ISU Electrical and Computer Engineering Archives

Performance analysis experiments for the wireless sensor networks integrated into the C6 virtual reality environment

Lwakabamba, Bernard (2004) Performance analysis experiments for the wireless sensor networks integrated into the C6 virtual reality environment. Masters thesis, Iowa State University.

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Abstract

Effective VR systems require a variety of user interaction methods with the environment. Traditional systems used wired devices to implement the interaction devices. This, however, is not possible within the fully enclosed space of the C6, which is a fully enclosed virtual reality (VR) system. For this reason, the interaction devices within the C6 must be wireless devices. The current wireless systems are not able to meet the performance needs of real-time interaction in an immersive environment. Problems with the current system include: instability, interference, difficulty in adding new devices, and unacceptable system latency. To provide a better immersive environment, a robust wireless sensor network (WSN) is necessary to handle interactive devices provided by vendors in the future. The WSN was implemented using off-the-shelf devices developed by Crossbow. The Mica2 and Mica2dot sensor node devices are referenced to as Motes. Optimization methods for the Motes sensor network communication architecture are verified in practice. The individual communication layers of the Motes and C6 VR environment affect the packet delivery performance of the WSNs. Since the integrated sensor nodes are linked in a single hop network, focus was placed on the physical layer and data link layer of the Motes. The metrics used to determine the performance of the physical layer were the packet acceptance rate (PAR), the received signal strength indicator (RSSI) and the communication range. The performance of the MAC sub-layer was determined by looking at its collision avoidance, channel allocation, and collective throughput capabilities. In the error control sub-layer the efficiency of several coding techniques were compared, in Matlab, to see how they would perform in harsh channel conditions. The results show that the Motes WSN have the potential to significantly enhance the user interaction in the C6 VR environment. The size of the Mica2dot makes them ideal for the use in on-body sensor interaction systems. The optimal settings for the Motes would be to set the event sensor nodes to transmit at the maximum available power level. This would decrease the lifetime of the node, but it would improve the packet delivery performance of the network. It also was determined that although it was beneficial to transmit at high packet rates, the workload of the BMAC protocol affected its channel allocation and fairness capabilities. Suggestions to maintain the performance of the MAC protocol, were for developers to interface more sensors on the event sensor nodes, or use more than one channel for each user, when they had to transmit at higher packet rates. Finally, in the error control sub-layer, it was determined that one would need to devise a low complexity scheme that was capable of correcting multiple or burst errors.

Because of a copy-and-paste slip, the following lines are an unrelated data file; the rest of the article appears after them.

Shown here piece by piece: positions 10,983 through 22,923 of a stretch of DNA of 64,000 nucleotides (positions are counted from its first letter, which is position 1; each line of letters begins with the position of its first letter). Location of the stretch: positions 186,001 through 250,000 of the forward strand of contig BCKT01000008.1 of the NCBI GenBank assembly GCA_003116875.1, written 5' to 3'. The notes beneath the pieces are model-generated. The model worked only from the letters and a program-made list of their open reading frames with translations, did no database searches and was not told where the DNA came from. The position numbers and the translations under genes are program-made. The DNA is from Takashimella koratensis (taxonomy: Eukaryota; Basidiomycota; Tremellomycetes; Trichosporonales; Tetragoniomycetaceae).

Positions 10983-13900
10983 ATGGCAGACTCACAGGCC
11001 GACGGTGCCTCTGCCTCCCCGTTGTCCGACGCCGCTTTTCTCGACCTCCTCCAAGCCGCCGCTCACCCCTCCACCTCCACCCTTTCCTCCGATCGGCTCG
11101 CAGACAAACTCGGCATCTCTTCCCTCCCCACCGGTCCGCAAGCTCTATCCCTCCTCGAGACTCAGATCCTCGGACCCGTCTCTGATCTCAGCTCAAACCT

EPrint Type:Thesis (Masters)
Subjects:Computer Engineering > COMPUTER SYSTEMS ARCHITECTURE > Embedded Systems
Electrical Engineering > COMMUNICATION & SIGNAL PROCESSING > Wireless Communications
Computer Engineering > COMPUTER SYSTEMS ARCHITECTURE > Optical and Wireless Networks
ID Code:117
Identification Number:TR-2004-11-11
Deposited By:Mr Bernard Lwakabamba
Deposited On:30 November 2004

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